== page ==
Jewish American voters are getting their knickers in a twist (sorry -- reading too much British news lately) over Governor Rick Perry's conspicuous Christianity. Two items in particular have set off alarm bells -- the prayer rally he led this month and his reference to having been "called" to the presidency.
I confess that the first item did give me pricklings on the back of my neck. I like Perry very much on policy, but if he's going to suggest, through word or deed, that real Americans are only those who invoke Jesus to save the country from its discontents, he and I will quickly part company. I am not saying he has explicitly made any such allegation, but prayer rallies calling on any particular deity to rescue the country contain an implicit threat toward those Americans who aren't members of the club.
This kind of thing has the potential to morph into the dark side of "if you're not with us, you're against us." That may be far from the candidate's intention, but I can understand why Jewish Americans -- and Muslim Americans, and atheists, and everyone else in America who isn't Christian -- might be wondering a little anxiously just where the crowd under that tent will take the Jesus-invoking impulse.
Our own Jennifer Rubin, whom the Jerusalem Post identifies as "a bellwether of Jewish conservatism," put her concerns about the rally thus:
His words at the event were restrained but not ecumenical. And his use of public office to promote the Christian event was, to me, inappropriate. The event, while scheduled last December, is still reflective of the man who would be president. Would he do this in the Oval Office? Does he not understand how many Americans might be offended? Is he lacking advice from a non-Texan perspective?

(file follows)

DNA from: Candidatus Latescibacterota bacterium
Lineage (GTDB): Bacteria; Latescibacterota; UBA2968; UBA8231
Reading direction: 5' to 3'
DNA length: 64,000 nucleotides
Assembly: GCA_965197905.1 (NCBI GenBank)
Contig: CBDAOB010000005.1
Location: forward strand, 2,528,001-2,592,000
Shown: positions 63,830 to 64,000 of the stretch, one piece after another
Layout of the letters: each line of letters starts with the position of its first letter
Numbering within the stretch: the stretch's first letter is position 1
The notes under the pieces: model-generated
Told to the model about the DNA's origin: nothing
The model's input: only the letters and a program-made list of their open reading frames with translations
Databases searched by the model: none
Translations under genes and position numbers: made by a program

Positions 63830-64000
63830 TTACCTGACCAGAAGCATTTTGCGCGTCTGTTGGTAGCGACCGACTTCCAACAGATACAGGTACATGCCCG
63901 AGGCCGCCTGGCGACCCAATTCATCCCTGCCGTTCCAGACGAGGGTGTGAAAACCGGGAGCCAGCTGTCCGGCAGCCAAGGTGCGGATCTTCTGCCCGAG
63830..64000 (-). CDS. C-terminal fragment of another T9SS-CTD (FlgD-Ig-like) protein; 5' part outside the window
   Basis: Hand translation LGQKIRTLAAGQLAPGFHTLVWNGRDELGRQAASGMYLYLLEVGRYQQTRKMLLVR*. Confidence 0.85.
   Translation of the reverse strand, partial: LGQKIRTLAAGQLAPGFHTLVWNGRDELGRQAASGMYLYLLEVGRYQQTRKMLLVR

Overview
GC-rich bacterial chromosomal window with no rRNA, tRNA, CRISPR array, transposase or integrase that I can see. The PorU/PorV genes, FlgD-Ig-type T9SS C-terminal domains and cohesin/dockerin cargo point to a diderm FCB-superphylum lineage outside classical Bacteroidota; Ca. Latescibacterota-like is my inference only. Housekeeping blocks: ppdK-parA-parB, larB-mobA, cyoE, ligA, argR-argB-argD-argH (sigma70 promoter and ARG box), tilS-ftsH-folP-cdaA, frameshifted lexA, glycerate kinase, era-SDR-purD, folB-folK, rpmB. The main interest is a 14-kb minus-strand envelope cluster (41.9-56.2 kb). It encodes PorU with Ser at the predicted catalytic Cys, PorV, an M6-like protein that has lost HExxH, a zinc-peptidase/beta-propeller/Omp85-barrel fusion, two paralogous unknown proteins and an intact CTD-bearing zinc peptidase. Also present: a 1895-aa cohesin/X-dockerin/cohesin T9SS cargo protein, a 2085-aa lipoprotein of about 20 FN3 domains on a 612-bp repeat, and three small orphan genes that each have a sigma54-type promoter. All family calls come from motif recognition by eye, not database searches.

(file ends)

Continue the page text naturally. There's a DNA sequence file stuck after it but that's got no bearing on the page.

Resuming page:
As to the second point -- Perry's reference to having received a "calling" to the presidency -- come on. If anyone in American politics has ever believed he had a divine calling, it was Barack Obama. No one who swooned at Obama's messianic message during his campaign has any business criticizing Perry for claiming a heavenly inspiration.
Prayer rallies notwithstanding, conservative American Jews are impressed with Perry's record of job creation and heartened by his longstanding warmth toward Israel. During a visit here in 2009, he said, “When I was here for the first time some 18 years ago and I was touring the country, the comparison between Masada and the Alamo was not lost on me. I mean, we're talking about two groups of people who were willing to give up their lives for freedom and liberty."
Jewish Democrats, for their part, couldn't be happier with Perry's cross-waving. The Post cites a statement by the National Jewish Democratic Council in which it “encourag[es]” Perry to run, “given that his record will help repel American Jews and remind them why they support Democrats in historic numbers.”